So how to adjust for such players? Well, the obvious thing is to pretty much abandon bluffing. They are going to be playing based on what they perceive the strength of their own hand to be, not based on an assessment of what you have, because they have no idea how to figure out your range. They probably don't even have a mental concept of what an opponent's "range" means. As a result, they can't follow the story you're trying to tell with a cleverly executed bluff.
I wrote about the fun and dangers of playing against novices here:
I would not expect most bets to induce folds. I would assume folds were going to have very low fold equity. That means that you should not bother making a bet or raise if the situation is one in which the usual goal of a bet would be more to induce a fold than to build a pot that you expect to win. That means that you'll be making fewer bets and raises than usual, but that's OK. If you're playing tighter than your average opponent, then you will usually have the better hand. Since you're going to have to win at showdown a higher fraction of the time than usual (because you're not going to get them to fold), that is just what you want.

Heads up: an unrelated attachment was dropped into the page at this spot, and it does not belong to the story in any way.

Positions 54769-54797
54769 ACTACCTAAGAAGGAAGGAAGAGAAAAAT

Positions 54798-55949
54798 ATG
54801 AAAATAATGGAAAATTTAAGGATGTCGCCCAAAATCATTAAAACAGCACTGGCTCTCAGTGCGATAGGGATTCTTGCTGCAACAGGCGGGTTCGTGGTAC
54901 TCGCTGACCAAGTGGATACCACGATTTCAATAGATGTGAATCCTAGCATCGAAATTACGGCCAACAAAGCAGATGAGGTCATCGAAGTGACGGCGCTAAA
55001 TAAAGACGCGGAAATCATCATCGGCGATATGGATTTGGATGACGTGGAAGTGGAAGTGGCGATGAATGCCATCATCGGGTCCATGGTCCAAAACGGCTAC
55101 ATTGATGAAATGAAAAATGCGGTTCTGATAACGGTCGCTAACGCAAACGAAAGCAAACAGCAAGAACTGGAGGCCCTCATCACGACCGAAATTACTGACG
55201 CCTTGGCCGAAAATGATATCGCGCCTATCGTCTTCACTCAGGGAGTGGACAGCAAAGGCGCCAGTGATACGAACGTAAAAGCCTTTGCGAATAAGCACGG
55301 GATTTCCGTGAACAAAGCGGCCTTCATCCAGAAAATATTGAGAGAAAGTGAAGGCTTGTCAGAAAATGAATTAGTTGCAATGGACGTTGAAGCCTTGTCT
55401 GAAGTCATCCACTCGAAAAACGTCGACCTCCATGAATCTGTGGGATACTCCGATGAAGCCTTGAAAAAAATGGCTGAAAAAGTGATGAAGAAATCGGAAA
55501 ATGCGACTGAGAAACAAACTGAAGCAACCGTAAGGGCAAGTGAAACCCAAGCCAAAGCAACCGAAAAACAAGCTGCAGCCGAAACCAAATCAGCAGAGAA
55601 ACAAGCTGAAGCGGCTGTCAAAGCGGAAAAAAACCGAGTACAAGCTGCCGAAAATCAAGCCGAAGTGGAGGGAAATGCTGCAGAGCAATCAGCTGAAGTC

There are also implications for your short-stack game. Usually you'll shove with any semi-decent hand if action is folded to you and you have 10 or 12 big blinds or less. I would be much more cautious about that with this group. They look down at a pair of deuces or a J-10 offsuit or a suited 4-5 and figure it's pretty, I might as well call. Again, the idea is that you can't expect to have the same amount of fold equity that such a shove usually carries. When you have to shove, it should be with the expectation that you'll get called and have to win a showdown, not that you'll be happy to just fold the field and pick up the blinds and antes. That obviously means shoving with a narrower range than would be your usual approach. It may well mean letting your stack drift down lower than you would usually allow before you find a hand that's strong enough to expect to win a showdown against the loose range with which you'll likely get called.